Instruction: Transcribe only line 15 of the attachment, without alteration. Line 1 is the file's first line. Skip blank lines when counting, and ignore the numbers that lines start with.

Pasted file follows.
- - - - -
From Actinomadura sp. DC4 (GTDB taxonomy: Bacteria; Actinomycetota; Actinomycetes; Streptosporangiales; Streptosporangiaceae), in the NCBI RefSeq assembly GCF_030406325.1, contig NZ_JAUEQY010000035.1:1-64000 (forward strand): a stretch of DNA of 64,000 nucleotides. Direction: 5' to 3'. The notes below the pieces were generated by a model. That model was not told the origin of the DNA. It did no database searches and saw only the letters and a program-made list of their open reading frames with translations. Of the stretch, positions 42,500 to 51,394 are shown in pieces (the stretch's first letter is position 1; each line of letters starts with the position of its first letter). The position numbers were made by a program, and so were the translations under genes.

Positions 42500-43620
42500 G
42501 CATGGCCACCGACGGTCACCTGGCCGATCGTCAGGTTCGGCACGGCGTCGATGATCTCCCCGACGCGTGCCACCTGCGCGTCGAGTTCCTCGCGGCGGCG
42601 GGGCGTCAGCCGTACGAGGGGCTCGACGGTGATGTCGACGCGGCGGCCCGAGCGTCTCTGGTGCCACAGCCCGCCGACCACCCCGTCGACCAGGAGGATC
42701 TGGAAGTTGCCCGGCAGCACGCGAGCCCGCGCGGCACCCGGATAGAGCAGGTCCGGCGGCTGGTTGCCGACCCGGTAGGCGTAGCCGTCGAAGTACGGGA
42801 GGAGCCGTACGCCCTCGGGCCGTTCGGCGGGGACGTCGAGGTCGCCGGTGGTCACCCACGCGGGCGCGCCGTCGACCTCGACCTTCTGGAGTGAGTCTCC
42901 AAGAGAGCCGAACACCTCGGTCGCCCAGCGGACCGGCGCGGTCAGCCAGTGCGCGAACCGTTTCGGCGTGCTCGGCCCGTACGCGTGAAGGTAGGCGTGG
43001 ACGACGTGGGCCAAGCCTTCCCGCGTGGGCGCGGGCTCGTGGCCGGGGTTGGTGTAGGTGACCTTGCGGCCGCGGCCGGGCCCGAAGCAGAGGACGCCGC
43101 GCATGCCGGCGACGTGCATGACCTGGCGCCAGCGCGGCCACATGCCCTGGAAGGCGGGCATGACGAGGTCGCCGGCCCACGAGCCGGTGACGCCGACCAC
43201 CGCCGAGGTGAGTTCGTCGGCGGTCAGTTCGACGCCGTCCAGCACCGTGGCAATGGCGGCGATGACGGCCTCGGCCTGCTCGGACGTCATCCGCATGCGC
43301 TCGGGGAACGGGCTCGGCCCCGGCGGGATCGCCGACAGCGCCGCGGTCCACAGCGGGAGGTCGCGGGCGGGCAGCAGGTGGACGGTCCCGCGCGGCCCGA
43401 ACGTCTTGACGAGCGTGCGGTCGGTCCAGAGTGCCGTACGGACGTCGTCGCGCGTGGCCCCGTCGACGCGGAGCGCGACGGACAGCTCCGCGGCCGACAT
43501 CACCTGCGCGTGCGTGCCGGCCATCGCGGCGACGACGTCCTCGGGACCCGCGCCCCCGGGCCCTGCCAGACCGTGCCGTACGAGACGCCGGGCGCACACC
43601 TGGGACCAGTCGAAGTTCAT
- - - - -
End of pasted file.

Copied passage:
43601 TGGGACCAGTCGAAGTTCAT